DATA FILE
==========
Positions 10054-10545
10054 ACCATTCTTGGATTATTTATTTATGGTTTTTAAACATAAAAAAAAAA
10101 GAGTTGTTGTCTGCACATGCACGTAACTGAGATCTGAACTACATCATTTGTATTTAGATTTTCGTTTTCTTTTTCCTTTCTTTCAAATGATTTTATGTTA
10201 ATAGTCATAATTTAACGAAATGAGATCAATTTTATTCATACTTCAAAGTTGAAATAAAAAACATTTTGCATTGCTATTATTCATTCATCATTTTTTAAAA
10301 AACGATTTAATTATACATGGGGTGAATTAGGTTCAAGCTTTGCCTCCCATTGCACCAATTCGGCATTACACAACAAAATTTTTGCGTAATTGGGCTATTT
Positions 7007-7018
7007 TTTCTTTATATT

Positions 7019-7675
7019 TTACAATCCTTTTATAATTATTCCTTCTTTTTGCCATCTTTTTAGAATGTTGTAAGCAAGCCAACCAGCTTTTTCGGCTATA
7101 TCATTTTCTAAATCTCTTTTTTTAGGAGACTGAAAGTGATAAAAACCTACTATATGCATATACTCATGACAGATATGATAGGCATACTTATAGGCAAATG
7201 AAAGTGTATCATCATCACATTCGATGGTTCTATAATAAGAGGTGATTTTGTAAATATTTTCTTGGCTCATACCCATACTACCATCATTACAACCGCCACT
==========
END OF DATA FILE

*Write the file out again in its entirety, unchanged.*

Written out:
Positions 10054-10545
10054 ACCATTCTTGGATTATTTATTTATGGTTTTTAAACATAAAAAAAAAA
10101 GAGTTGTTGTCTGCACATGCACGTAACTGAGATCTGAACTACATCATTTGTATTTAGATTTTCGTTTTCTTTTTCCTTTCTTTCAAATGATTTTATGTTA
10201 ATAGTCATAATTTAACGAAATGAGATCAATTTTATTCATACTTCAAAGTTGAAATAAAAAACATTTTGCATTGCTATTATTCATTCATCATTTTTTAAAA
10301 AACGATTTAATTATACATGGGGTGAATTAGGTTCAAGCTTTGCCTCCCATTGCACCAATTCGGCATTACACAACAAAATTTTTGCGTAATTGGGCTATTT
Positions 7007-7018
7007 TTTCTTTATATT

Positions 7019-7675
7019 TTACAATCCTTTTATAATTATTCCTTCTTTTTGCCATCTTTTTAGAATGTTGTAAGCAAGCCAACCAGCTTTTTCGGCTATA
7101 TCATTTTCTAAATCTCTTTTTTTAGGAGACTGAAAGTGATAAAAACCTACTATATGCATATACTCATGACAGATATGATAGGCATACTTATAGGCAAATG
7201 AAAGTGTATCATCATCACATTCGATGGTTCTATAATAAGAGGTGATTTTGTAAATATTTTCTTGGCTCATACCCATACTACCATCATTACAACCGCCACT